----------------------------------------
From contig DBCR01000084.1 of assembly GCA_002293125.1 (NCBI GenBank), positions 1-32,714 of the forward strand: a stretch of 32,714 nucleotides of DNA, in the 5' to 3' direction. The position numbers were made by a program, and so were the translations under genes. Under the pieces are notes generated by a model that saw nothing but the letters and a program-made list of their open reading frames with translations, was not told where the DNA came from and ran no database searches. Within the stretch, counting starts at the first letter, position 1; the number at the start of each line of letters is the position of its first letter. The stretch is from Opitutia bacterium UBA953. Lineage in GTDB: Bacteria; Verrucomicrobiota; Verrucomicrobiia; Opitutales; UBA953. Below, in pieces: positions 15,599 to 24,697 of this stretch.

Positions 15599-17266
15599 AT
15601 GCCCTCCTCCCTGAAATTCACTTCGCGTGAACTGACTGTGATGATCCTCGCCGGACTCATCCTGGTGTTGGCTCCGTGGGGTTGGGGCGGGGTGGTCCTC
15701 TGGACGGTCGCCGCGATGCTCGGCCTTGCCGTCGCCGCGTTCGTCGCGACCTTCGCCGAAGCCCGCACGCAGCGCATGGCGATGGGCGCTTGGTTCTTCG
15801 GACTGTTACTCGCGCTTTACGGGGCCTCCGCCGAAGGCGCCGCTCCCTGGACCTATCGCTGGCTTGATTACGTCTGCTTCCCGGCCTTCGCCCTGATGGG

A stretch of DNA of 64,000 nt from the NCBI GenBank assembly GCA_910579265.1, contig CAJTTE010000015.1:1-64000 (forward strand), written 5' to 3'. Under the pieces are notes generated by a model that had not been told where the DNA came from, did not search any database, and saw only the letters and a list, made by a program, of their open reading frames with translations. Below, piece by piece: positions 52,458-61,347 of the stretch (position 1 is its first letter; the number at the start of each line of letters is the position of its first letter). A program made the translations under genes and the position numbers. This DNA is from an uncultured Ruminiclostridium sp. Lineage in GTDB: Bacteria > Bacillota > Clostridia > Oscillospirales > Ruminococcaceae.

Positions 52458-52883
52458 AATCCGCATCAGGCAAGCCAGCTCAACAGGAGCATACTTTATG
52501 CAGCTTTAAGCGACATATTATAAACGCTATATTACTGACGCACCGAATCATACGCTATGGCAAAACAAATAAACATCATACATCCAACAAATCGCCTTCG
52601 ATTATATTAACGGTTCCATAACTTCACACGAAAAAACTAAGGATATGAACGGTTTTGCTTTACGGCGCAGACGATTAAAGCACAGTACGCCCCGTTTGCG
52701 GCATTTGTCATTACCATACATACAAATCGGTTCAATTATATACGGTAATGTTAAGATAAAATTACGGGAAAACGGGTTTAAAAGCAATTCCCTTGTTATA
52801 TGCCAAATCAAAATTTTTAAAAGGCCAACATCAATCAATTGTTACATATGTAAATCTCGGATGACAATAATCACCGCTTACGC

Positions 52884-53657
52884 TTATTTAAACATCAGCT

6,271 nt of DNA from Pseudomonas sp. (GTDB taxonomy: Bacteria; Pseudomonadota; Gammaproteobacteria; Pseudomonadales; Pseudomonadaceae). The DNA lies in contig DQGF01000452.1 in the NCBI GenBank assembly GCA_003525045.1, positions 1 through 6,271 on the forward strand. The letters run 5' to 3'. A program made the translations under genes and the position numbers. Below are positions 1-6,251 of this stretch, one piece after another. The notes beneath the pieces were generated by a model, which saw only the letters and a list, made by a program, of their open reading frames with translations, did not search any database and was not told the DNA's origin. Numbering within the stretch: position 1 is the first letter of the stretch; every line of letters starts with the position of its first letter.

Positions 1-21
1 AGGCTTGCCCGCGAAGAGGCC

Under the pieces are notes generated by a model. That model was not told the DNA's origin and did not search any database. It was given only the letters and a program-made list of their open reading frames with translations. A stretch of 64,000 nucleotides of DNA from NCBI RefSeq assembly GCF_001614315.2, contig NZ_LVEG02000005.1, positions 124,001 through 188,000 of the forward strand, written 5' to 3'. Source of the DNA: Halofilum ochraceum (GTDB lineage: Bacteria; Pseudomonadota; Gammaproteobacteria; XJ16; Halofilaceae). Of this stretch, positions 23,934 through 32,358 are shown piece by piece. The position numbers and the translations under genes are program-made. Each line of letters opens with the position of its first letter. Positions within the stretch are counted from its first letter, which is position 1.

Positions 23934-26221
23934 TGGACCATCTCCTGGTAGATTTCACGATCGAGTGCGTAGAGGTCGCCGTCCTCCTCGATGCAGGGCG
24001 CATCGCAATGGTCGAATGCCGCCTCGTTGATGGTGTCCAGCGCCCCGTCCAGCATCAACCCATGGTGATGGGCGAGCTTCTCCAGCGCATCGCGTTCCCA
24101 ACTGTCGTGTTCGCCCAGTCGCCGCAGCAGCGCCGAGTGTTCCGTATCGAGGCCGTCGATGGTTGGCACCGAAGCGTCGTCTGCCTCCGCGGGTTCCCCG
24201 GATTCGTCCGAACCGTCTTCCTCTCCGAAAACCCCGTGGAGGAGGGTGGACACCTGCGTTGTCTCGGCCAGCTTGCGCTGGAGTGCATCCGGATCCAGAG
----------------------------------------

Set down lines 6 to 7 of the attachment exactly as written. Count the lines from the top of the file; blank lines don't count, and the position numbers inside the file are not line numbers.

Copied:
15801 GACTGTTACTCGCGCTTTACGGGGCCTCCGCCGAAGGCGCCGCTCCCTGGACCTATCGCTGGCTTGATTACGTCTGCTTCCCGGCCTTCGCCCTGATGGG

A stretch of DNA of 64,000 nt from the NCBI GenBank assembly GCA_910579265.1, contig CAJTTE010000015.1:1-64000 (forward strand), written 5' to 3'. Under the pieces are notes generated by a model that had not been told where the DNA came from, did not search any database, and saw only the letters and a list, made by a program, of their open reading frames with translations. Below, piece by piece: positions 52,458-61,347 of the stretch (position 1 is its first letter; the number at the start of each line of letters is the position of its first letter). A program made the translations under genes and the position numbers. This DNA is from an uncultured Ruminiclostridium sp. Lineage in GTDB: Bacteria > Bacillota > Clostridia > Oscillospirales > Ruminococcaceae.